And I assume there you learned piano and the melodic lines through there and that married with the drums, makes for a perfect vibraphonist. When was the first time you picked up the vibes as an instrument?

It's a good question. So I was a percussionist there, a classical percussionist, played with the symphony orchestras and the chamber orchestras, and piano was my second instrument. There were kids my age playing Ratman and Off, the Piano Concerto, and incredible savants, really good musicians, and I wasn't as strong as a pianist, but I do remember saying to our percussion teacher at the time, who's a great guy I said, the kids in the class, it's like we're sort of the black sheep of the family, they're looking down upon us as the percussion department, like we're not as thorough or, and I said, so my friends play Paganini's violin concerto.

She's 12. Why aren't we playing that on vibes or the marimba or the xylophone? And he was a really great tuned player, this guy. And he said it's a great idea. I'm going to bring you some Bach sonatas in next week, and I want you to start playing them on the vibraphone. Some of the slow movements, and you can do your damping techniques, but then some of the quick and faster movements as well.

And that's what really started the natural transition into the vibraphone, which you're right, drums and piano marry perfectly and that is a great instrument for that.

You've played with some serious musicians. Earth, Wind, and Fire, George Benson, Stevie Wonder. I'd love to hear about your experience with, session work on, the highest of the highest level with those artists.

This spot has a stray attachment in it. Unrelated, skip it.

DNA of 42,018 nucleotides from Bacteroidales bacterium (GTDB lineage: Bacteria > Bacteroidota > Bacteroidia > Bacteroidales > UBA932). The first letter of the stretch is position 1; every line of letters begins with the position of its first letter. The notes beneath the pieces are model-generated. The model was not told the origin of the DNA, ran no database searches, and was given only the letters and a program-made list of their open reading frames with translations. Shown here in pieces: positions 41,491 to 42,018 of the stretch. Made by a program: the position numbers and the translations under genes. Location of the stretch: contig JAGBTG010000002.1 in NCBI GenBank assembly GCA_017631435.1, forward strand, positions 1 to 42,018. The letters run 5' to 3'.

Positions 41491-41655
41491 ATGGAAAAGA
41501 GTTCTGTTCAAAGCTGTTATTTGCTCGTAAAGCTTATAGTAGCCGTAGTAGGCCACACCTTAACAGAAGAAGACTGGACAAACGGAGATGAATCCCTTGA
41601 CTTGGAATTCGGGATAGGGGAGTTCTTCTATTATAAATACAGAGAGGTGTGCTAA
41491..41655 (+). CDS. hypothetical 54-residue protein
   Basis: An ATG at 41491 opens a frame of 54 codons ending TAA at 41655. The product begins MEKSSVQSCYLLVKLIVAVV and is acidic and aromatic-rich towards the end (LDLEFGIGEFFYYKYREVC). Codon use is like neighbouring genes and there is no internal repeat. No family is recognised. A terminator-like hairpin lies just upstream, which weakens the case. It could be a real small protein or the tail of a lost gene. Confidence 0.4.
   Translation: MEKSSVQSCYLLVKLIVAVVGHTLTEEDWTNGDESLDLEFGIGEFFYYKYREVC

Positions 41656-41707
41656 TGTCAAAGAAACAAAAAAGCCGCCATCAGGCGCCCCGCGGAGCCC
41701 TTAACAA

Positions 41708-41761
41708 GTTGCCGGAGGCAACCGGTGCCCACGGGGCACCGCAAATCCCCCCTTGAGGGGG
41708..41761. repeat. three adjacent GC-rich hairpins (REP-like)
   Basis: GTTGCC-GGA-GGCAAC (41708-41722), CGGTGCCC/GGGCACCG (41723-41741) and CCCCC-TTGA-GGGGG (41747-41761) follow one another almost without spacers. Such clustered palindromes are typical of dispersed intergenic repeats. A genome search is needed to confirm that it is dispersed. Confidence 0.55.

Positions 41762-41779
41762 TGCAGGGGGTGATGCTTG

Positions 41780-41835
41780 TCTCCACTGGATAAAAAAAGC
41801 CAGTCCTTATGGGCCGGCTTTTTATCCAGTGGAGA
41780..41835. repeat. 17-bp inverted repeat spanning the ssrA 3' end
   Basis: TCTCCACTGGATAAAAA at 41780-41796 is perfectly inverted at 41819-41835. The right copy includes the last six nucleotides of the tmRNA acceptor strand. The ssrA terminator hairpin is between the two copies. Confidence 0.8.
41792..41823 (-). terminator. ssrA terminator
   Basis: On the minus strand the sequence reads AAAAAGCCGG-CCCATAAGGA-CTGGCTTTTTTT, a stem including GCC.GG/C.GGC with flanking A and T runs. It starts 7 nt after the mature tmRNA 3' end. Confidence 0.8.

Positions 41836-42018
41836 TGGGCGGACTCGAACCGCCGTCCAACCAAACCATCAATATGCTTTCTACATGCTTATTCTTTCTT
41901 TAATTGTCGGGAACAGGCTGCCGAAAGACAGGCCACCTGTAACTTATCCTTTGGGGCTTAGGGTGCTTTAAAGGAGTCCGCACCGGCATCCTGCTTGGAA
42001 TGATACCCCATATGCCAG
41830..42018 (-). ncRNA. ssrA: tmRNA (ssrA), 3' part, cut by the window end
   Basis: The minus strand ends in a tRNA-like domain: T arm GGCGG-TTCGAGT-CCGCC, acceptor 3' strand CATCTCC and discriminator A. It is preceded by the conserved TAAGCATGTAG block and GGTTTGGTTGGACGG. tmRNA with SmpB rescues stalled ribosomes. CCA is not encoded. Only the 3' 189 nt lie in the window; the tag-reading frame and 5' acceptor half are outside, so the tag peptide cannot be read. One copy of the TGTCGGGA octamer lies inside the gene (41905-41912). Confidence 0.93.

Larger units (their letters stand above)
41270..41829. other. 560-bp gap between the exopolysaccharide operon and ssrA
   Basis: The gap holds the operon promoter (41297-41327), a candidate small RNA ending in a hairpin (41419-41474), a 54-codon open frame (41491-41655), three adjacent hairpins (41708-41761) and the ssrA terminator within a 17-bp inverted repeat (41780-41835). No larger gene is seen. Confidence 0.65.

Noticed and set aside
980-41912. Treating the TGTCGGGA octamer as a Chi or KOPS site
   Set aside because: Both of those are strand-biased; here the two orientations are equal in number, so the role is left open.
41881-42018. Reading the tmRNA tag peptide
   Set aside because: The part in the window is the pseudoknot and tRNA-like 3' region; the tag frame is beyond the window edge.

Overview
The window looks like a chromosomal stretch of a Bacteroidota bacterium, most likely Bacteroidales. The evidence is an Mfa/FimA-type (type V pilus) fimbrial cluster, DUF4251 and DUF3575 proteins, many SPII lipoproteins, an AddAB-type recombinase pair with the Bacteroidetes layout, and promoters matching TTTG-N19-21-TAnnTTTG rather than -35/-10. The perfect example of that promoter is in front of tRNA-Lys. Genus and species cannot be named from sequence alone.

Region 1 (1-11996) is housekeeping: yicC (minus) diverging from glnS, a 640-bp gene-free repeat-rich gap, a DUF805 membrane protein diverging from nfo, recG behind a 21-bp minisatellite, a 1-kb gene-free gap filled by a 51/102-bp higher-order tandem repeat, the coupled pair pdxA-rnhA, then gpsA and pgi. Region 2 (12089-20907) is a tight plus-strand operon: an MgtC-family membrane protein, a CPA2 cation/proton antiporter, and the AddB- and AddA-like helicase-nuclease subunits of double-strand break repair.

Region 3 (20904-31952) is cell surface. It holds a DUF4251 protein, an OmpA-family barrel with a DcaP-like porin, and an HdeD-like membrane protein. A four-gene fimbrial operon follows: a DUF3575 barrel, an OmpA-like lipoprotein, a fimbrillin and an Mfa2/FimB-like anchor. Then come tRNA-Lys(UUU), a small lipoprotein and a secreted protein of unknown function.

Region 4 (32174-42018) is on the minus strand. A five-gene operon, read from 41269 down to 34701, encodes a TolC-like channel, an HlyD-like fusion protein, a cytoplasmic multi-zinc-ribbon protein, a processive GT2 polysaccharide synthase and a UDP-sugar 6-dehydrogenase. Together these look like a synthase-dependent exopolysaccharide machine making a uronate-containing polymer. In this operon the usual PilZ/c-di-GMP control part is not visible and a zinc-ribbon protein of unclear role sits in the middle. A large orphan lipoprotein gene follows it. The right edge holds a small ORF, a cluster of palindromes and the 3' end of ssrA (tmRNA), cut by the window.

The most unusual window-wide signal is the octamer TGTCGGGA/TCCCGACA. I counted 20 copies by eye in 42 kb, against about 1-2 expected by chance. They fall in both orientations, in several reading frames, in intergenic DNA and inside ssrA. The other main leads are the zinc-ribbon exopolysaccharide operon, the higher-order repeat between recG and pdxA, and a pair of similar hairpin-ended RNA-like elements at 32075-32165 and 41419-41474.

I think Stevie Wonder's probably the most phenomenal living, breathing musician on the planet right now. And playing for him again, nervous, in a recording session where it was Omar, my friend from school, the soul singer that Stevie really likes. He phoned me at one o'clock in the morning and he said, Stevie's come to the studio. I said, brother, it's 1 a. m. man. He said, well, he's coming. And I'm like, I'm in the middle of the countryside.

I was in Marlowe, like an hour out of London. He said, it's up to you, man. You want to risk it in coming and you're not, and I'm like, Oh, so I put the phone down. I was in my pajamas, literally in bed, and then I drove it to the studio. My friend, Jerry, me in studio, Wendy house studios, got there at 2am, 3am. 4:15 he turned up and it was insane, man. And he just, he said hello to everybody. He sat down and then he just said “Max.”

He just sent me the beat and I'm like, normally, I'd go, okay, I've kind of got it. But because it was him through the glass window and I was quite nervous, so I started while he was singing it. I was mimicking my hand movements and dependency between my hands and feet going, Oh my God. And then I just, you just got to go for it, man.

And we ended up having a great session. It was terrific. That was a phenomenal experience.

The James Brown performance, I watched a high res version on YouTube and it's intimidating playing with somebody like James Brown, who is. you know, leads a band with such precision and, To sit down at the piano, where it's just you and Mr. Brown doing "Georgia On My Mind" must have been terrifying. You knocked it out of the park, but that was quite the intense moment.

Well, I must be honest with you. It was what you've seen edited is fine, I'm sure. But actually what happened, when I got the email from Superfrank, Mr. Brown would like you to play with him in London. I just replied, I went, yeah, sure he would, no problem. I thought it was a joke, I thought it was a friend of mine winding me up.

And then he said, these are the dates. And I'm like, wow, this guy's being thorough with this joke. So I just thought, I'll just check the water. I said, what keys are he singing, “Prisoner of Love,” “It's Magic,” and “Georgia on My Mind” in?

D flat now because he's got older and I'm like, oh my God, and I was so nervous and I've never been nervous on a musical gig ever. I prep and I'm ready before we go on tour, we go in the studio and I kind of have a good idea.